Thing about parents...why would they allow their children to withdraw from school to pursue amateur cycling. These kids are so young but parents just allow them to withdraw from school. I mean comon, these specialized kids arent even getting high school education. On top of that, their intense training with these supplements create an atmosphere among young athletes who are willing to take these supplements without questioning what they contain or whether they are harmful.

Yeah usac is a shame. They will never get involved in promoting the safety of junior cyclists. While there are junior camps that talk about doping etc, the system that usac currently has set up still allows juniors to cheat.
 
Jul 25, 2011
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A coach emphasizing this much on milage for juniors shouldn't be a coach in the first place, clearly doesn't understand training.

Parent's are to blame primarily, lacking common sense
 
Jun 19, 2009
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wannab said:
A coach emphasizing this much on milage for juniors shouldn't be a coach in the first place, clearly doesn't understand training.

Parent's are to blame primarily, lacking common sense
There are those exceptional quick-maturing kids that, at 17+ yrs old may benefit from added miles. If you want a competitive National level rider they'll need to put in miles with senior riders. The influence that comes from USAC is responding to the need to field Internationally competitive riders on a limited budget and with a small athlete population compared to other US sports. The temptation to take short cuts is there. The checkered "coaching" history bears this out and it is no surprise that almost every pro rider from those programs has been busted for PEDs.
Every parent wants to believe that their genetic gift can, with discipline and lots of training; can be what they never were.
 
Their team and their sponsor instruct them to talk up these products. The products themselves are FDA regulated. They're just over-priced caffeine, proteins and vitamins with a brand image targeted to body-builders. Posting on social media: it's part of the marketing strategy. I agree that forcing juniors you're supposedly "developing" to market your products is ****ty, in fact I think that encouraging juniors or u23 riders to ride bikes instead of building character through volunteering, working real jobs, studying, or joining debate club is rather a disservice. But I don't see how this is even related to doping. By posting in this forum you're intentionally trying to create associations which in reality don't exist. Are you also going to flip out if they instagram a picture of a jamba juice with a protein additive in it?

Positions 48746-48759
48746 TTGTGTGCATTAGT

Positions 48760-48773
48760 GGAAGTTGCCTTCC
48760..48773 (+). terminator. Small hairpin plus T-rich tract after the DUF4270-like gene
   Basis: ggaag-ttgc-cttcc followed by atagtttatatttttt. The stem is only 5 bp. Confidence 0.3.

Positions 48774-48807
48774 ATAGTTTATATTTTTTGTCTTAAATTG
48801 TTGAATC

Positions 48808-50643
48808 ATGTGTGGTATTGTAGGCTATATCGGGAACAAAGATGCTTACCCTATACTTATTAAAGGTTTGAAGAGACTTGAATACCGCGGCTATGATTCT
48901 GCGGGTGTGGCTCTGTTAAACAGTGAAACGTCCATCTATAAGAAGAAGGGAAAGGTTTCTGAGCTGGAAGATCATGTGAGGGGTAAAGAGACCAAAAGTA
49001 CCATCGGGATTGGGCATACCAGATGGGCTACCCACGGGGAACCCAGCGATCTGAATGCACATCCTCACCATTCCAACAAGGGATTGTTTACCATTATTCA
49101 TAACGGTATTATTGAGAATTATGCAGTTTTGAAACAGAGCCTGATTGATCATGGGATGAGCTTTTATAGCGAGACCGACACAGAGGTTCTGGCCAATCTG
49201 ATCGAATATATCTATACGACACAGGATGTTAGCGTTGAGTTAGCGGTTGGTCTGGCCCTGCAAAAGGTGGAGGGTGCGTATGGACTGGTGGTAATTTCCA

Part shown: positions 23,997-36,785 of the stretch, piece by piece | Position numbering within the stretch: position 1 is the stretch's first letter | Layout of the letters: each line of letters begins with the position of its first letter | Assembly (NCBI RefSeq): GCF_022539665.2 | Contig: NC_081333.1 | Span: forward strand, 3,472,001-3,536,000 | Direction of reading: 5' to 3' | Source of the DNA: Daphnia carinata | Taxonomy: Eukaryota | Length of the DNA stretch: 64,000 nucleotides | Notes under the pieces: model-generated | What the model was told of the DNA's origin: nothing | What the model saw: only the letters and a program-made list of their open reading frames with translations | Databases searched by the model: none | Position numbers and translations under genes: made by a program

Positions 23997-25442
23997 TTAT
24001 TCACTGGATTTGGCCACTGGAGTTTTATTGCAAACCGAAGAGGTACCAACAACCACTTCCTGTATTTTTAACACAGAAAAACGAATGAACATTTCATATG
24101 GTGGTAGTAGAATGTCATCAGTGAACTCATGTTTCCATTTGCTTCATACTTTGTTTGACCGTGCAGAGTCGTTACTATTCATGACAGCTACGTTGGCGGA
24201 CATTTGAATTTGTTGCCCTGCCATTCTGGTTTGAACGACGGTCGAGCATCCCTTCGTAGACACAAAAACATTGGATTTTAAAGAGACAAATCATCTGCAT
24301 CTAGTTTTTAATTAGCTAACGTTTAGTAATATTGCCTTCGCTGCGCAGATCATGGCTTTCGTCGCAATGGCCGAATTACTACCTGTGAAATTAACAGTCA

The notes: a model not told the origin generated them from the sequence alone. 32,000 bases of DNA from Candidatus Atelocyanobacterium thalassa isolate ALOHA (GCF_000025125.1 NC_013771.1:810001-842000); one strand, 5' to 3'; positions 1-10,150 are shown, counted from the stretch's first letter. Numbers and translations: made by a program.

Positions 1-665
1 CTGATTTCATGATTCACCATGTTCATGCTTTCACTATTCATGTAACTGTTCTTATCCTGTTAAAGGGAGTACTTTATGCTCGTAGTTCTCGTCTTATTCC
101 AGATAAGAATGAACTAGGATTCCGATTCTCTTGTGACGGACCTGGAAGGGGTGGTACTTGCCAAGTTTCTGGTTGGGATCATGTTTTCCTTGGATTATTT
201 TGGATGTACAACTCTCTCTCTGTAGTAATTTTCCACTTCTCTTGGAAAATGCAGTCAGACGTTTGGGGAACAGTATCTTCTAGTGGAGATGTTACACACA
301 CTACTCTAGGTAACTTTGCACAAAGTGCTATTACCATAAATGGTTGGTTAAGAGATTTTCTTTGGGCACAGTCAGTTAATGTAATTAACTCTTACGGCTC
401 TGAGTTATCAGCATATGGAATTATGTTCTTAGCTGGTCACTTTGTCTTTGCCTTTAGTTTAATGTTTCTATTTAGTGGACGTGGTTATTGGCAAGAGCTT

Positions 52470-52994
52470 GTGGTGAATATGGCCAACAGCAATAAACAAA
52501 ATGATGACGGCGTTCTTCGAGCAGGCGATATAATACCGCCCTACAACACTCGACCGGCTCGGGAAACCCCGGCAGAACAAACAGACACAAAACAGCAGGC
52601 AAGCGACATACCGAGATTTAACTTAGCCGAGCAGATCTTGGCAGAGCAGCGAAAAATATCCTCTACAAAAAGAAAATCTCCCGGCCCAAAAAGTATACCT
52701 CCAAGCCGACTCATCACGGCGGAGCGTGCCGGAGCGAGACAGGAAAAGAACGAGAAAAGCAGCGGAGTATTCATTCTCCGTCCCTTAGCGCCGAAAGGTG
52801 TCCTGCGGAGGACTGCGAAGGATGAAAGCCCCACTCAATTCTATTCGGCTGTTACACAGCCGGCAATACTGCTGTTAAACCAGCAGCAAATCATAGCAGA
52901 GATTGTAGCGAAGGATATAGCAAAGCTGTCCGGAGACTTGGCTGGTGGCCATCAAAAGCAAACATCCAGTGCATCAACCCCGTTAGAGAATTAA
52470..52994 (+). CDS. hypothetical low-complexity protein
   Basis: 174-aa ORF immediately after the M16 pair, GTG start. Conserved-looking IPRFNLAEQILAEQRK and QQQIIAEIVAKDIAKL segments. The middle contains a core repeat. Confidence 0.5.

Sep 25, 2010
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this story, and the associated products, might be entirely innocuous, but it's a funny coincidence that one mri's more notable riders is mr ink himself, kayle leogrande.

interesting that wiesel races for the specialized masters team, i know a few of the juniors, i would hate to think that any of them had been shown shortcuts.
 
Aug 9, 2010
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Oldman said:
There are those exceptional quick-maturing kids that, at 17+ yrs old may benefit from added miles. If you want a competitive National level rider they'll need to put in miles with senior riders. The influence that comes from USAC is responding to the need to field Internationally competitive riders on a limited budget and with a small athlete population compared to other US sports. The temptation to take short cuts is there. The checkered "coaching" history bears this out and it is no surprise that almost every pro rider from those programs has been busted for PEDs.
Every parent wants to believe that their genetic gift can, with discipline and lots of training; can be what they never were.
THIS is so true.
I see it in this competitive town on a daily level. :(
 
Dec 27, 2010
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I'm not being funny but 1000 miles a month, even as a junior, is not that much. It's a big load but even I was capable of maintaining that as a junior road racing and there were guys doing a lot more than me (several of whom have gone on to turn pro). Obviously it's very dependent on what that 1000 miles is made up of but sweeping statements like "1000 miles just isnt healthy for a junior athlete" are wide of the mark IMO.
 
Oldman said:
Something posted in Cycling News in 2001 and still true:

US cycling is not immune to the lure of Euro-style influences. It is, like in Europe, not confined to the pro ranks. Having ridden among many of the Americans, Canadians and European transplants who've raced in our region; it is clear that they "improve their genetic potential" when they hit the Continent. ...

Having said all of that, the influence of drugs starts at the junior ranks with coaches ...


While this is somewhat premonitional to current day it was forseeable for all riders coming out of the US program. Parents today that aren't paying attention run the risk of raising the "next Lance".
Great article.

Seems like so long ago, but really wasn't.

At that time, I recall a coach - a former Euro national champ - with plenty of young riders who would openly discuss his own doping as a matter of course: 'When I was racing in Europe I used to get lots of injections. I never asked what they were.'

That coach is still coaching. Yes, the national association knows who the coach is. That coach is not alone.